Expanding further on tylo's point regarding key management: when a user leaves the group, there is a need to create a new group key and distribute that to the remaining members.
The most basic way to do this is for the server to first establish a session key with each user via a Diffie-Hellman or RSA key exchange in a manner similar to TLS, then use each user's session key to encrypt the group key. In the event the group key needs to change, the server encrypts the new group key with each user's session key. Because n-1 rekey operations are required, where n is the number of users, this is not scalable in the context of large groups or frequent member changes. This can be mitigated with the use of auxiliary keys.
A common way on managing auxiliary keys is to arrange them in a tree structure, with the group key at the top and the users at the bottom, where each user holds the keys at its own node and all ancestor nodes. At the time a user joins the group, the server uses the user's session key to send it the auxiliary keys in addition to the group key.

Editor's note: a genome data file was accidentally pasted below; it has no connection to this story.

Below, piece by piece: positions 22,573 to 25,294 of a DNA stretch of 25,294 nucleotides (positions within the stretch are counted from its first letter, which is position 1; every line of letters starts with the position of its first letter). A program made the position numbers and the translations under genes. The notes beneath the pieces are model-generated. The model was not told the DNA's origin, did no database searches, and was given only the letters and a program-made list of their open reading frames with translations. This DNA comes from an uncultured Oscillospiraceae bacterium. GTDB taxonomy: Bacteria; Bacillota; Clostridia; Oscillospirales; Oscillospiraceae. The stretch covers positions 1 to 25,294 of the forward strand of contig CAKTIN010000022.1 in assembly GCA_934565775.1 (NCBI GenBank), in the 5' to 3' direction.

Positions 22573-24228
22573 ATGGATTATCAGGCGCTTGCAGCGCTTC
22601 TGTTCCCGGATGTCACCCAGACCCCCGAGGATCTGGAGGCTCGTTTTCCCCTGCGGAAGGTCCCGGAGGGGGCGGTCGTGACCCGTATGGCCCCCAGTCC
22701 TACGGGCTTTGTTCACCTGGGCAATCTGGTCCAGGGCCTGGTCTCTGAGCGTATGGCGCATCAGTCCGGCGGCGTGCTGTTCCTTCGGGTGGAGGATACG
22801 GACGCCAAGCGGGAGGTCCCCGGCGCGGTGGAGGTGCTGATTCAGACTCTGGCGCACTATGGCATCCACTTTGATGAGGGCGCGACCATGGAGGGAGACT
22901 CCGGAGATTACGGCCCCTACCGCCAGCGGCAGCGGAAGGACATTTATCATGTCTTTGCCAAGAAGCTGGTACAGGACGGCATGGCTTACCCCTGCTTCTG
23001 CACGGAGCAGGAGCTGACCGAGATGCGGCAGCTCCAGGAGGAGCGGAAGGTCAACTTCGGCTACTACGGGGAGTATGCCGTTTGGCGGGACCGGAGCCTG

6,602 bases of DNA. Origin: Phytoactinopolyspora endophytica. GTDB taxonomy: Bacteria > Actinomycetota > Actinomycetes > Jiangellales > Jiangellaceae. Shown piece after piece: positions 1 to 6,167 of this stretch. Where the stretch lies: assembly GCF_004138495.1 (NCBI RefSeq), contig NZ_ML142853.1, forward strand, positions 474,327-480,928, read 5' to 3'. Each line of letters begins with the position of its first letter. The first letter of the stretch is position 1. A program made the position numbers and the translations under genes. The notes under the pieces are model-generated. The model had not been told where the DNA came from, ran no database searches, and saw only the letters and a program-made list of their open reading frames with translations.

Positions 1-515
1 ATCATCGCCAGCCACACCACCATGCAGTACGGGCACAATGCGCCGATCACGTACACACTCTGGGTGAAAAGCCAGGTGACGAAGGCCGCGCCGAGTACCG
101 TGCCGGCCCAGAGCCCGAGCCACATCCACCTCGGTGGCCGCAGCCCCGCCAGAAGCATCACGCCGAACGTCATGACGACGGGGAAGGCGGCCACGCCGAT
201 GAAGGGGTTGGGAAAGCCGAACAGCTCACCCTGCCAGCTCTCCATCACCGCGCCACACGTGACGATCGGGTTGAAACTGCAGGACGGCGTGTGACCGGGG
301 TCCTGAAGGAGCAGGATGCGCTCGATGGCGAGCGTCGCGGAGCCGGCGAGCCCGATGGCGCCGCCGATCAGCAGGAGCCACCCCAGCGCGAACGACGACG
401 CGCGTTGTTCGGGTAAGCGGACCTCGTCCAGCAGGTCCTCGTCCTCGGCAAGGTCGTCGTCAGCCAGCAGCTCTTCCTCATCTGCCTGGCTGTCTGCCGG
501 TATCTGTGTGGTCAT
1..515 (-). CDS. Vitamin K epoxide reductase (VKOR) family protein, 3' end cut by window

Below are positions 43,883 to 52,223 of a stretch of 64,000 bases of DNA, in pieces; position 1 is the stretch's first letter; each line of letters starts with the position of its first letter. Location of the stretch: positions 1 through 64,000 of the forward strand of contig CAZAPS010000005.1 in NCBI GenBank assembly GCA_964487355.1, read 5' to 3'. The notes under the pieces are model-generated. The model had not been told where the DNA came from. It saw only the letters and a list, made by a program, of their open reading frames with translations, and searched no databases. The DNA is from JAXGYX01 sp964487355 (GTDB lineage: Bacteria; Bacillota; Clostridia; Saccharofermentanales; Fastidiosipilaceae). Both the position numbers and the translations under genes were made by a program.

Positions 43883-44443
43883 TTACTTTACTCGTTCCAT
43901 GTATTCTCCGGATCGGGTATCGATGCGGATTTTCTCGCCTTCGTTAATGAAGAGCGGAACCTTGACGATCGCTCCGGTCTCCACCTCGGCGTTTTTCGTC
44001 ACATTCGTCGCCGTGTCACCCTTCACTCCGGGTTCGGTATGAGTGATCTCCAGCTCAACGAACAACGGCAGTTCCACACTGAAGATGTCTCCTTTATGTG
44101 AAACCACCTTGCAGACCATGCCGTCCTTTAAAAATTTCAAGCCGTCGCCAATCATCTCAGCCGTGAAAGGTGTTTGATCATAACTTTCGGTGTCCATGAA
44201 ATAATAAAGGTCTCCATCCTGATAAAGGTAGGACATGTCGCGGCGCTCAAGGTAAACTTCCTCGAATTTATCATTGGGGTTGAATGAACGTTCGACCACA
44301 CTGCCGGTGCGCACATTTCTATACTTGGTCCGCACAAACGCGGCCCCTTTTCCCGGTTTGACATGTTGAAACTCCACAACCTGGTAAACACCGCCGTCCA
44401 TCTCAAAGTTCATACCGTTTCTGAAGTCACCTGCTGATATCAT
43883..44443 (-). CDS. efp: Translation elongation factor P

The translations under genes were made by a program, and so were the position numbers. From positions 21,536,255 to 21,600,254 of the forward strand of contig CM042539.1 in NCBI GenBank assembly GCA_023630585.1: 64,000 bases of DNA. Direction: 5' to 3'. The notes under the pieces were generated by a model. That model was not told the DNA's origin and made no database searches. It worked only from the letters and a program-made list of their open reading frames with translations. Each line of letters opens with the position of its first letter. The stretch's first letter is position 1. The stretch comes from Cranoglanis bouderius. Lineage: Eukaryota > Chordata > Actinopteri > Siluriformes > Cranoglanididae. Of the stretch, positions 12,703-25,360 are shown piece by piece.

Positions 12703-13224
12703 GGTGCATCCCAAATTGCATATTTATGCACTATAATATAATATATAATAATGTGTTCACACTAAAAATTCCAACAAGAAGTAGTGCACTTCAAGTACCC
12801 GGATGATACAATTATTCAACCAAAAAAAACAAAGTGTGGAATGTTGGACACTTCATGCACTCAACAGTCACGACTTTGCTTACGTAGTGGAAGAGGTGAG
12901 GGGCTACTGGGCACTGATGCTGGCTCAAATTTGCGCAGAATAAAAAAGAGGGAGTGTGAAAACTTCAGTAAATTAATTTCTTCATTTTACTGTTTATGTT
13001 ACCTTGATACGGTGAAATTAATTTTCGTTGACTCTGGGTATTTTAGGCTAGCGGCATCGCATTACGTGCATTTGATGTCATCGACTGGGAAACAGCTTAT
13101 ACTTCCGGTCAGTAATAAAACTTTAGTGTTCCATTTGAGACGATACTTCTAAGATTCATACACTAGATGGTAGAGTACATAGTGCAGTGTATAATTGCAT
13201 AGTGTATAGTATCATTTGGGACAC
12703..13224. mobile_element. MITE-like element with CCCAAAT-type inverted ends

In the case of a binary tree, a total of $2n-1$ keys are generated (one for each node), and each user holds $\log_2n+1$ keys. So when a user leaves the group, only $\log_2n$ keys need to be regenerated. This is described in more detail in this paper.
A more recent advancement involves using an m-ary tree where each level of the tree (other than the root, which is the group key) only contains m keys, and the total number of keys is $m\log_mn + n + 1$ (in this case, the individual session keys are not part of the tree). Besides each user only needing $\log_mn$ keys, it reduces the total number of rekeying operations in the event of multiple users leaving the group at once.